We had some old tires lying around that had been destroyed by the rim eating potholes of last winter. So we fashioned these into an easy on platform to drag across longer branches we wanted to cut with the JawSaw. This would not have worked well for a normal chain saw but the JawSaw kept our branches stable and the logs we created dropped into the open tire center. That made it easy to grab and stack them later. Now we don’t feel so bad about the damage done to those tires.
After cutting for a while you should check the JawSaw for three things: lube level, chain tension and finally saw dust/debris build up. All three are easily accomplished with the saw disconnected from the power source. We also tested how easy it was to get the chain on and off the guide bar when it needs to be replaced. The clear plastic lube level window on the stock makes it easy to check there is sufficient lube for the chain. Periodically you should also open the housing with a twist of the socket wrench that is supplied and check for dust and debris build up.
Caked sawdust and debris can clog the flow of lube oil to the chain and the drive sprocket. To visually check the chain and guide bar we secure the plunger handle so it positions the saw blade in the middle of the jaws. This is accomplished by pushing in the handle till the square hole in the handle is directly under the square hole in the black housing and then inserting the square red peg that hangs on the power cord. Now the spring loaded handle won’t return and we can work on the chain.
Next we popped the cover plate over the sprocket drive and used a soft bristle brush to clean off build up by the sprocket and along the guide bar. Then we used the socket wrench to loosen and remove the bolt that holds the black cam in place on the guide bar. It is positioned just above the sprocket that drives the chain. Loosening the cam releases the chain tension and we can readily slipped off the chain. That allows a more thorough cleaning and examination of the oil ports. The same process would be used to replace a worn chain.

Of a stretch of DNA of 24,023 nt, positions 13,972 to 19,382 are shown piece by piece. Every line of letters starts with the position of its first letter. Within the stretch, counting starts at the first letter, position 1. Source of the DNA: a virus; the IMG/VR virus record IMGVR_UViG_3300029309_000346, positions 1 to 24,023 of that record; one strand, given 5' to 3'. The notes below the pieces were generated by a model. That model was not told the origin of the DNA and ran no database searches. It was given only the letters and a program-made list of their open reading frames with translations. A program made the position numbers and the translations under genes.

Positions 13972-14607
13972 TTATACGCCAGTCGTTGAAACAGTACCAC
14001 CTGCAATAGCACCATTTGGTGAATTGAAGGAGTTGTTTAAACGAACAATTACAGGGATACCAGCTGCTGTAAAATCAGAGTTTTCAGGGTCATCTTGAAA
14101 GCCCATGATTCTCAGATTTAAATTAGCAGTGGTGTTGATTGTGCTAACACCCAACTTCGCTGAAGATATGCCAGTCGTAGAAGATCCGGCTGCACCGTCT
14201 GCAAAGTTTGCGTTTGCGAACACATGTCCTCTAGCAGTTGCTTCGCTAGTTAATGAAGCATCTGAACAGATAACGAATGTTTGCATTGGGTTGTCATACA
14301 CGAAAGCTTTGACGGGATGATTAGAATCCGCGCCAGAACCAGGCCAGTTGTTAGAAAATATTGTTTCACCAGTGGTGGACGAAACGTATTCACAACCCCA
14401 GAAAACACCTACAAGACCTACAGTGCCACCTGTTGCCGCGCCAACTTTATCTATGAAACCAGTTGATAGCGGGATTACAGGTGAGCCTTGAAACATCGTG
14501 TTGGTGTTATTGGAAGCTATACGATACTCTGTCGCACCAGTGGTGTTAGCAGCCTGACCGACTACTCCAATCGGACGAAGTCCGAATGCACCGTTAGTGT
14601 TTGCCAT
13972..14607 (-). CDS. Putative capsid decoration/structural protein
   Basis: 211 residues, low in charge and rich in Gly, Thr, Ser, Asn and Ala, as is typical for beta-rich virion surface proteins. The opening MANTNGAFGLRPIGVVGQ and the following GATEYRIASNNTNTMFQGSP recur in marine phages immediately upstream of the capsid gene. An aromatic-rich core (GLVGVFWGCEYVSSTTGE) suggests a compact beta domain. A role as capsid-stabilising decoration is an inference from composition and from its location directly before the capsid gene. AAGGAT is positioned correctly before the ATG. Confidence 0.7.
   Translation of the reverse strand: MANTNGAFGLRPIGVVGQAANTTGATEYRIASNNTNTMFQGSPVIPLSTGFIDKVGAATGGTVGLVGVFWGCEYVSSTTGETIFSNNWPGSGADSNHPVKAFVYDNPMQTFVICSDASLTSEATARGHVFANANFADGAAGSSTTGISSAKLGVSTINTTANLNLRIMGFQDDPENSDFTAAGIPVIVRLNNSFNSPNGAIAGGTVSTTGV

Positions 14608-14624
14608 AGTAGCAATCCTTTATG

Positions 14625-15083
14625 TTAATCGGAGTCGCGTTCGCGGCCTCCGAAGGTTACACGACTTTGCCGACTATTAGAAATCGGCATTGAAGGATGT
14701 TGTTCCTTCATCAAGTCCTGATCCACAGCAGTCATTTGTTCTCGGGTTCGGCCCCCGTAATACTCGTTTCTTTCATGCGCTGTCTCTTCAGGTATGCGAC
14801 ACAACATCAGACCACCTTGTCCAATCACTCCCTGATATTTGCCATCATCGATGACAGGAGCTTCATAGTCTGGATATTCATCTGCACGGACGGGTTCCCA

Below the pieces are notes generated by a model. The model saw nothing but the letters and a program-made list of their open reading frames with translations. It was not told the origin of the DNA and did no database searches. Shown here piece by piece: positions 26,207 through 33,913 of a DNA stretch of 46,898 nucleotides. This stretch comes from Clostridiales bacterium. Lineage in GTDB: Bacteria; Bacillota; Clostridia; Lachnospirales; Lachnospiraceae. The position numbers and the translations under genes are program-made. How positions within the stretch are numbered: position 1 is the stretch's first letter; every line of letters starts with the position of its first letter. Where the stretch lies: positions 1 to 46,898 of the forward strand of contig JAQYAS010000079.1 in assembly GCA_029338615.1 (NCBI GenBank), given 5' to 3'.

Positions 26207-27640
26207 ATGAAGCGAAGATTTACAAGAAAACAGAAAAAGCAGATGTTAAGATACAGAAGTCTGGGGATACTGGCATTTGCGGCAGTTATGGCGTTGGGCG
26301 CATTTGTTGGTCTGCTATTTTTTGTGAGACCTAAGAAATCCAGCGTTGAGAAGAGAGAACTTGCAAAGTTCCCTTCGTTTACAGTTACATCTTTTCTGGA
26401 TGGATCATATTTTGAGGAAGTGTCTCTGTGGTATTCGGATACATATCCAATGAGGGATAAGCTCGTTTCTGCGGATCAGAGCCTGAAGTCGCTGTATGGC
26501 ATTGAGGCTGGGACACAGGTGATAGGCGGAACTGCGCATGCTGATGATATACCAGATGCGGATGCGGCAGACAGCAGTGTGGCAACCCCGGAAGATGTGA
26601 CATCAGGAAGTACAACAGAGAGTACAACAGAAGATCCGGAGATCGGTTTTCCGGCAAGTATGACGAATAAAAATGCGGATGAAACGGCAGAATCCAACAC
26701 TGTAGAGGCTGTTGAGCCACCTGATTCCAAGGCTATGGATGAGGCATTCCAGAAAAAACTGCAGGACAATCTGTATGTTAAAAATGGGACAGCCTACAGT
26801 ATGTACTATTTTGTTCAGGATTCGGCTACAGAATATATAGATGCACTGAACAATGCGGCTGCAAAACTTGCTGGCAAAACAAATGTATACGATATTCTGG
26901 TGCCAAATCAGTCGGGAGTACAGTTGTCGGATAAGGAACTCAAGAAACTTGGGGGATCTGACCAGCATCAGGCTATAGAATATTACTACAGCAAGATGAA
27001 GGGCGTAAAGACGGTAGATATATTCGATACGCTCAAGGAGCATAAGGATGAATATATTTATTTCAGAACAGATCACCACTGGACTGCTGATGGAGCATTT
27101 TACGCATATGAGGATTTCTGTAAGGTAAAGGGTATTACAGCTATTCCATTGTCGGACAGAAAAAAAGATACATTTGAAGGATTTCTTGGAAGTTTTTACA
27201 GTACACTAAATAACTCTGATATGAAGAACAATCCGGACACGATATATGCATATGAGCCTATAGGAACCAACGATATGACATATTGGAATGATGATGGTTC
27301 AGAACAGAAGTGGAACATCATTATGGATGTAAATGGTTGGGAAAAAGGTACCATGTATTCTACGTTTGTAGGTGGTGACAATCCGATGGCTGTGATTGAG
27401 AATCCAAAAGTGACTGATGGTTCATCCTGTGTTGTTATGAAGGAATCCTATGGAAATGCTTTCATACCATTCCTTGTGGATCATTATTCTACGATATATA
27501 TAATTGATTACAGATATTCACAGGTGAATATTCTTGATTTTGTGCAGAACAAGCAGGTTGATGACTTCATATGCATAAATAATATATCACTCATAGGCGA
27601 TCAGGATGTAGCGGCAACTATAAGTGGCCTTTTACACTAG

Putting on the chain back on the guide bar and sprocket is easy enough. Just cradle the saw with the guide bar pointed up. Let the chain hang down and position the top end so it sits down in the guide channels of the bar. That allows enough slack to fit the chain around the drive sprocket. Picture below shows chain is hanging down toward the ground with the guide bar pointed up.
Now fasten the bolt and cam to set the tension. The cam automatically sets the tension after it is sufficiently tightened. Check the tension on the bar so it can be pulled an 1/8th of an inch off the guide bar and before it is released and reseats in its channel. If needed give the bolt on the cam a quarter turn to tighten the chain.
That covers basic ground work with the JawSaw and routine maintenance. In our next look we take on some pruning and test out the extension handle that can be attached to the JawSaw for work overhead.
by Jay Rogers/Photography by Lisa Rogers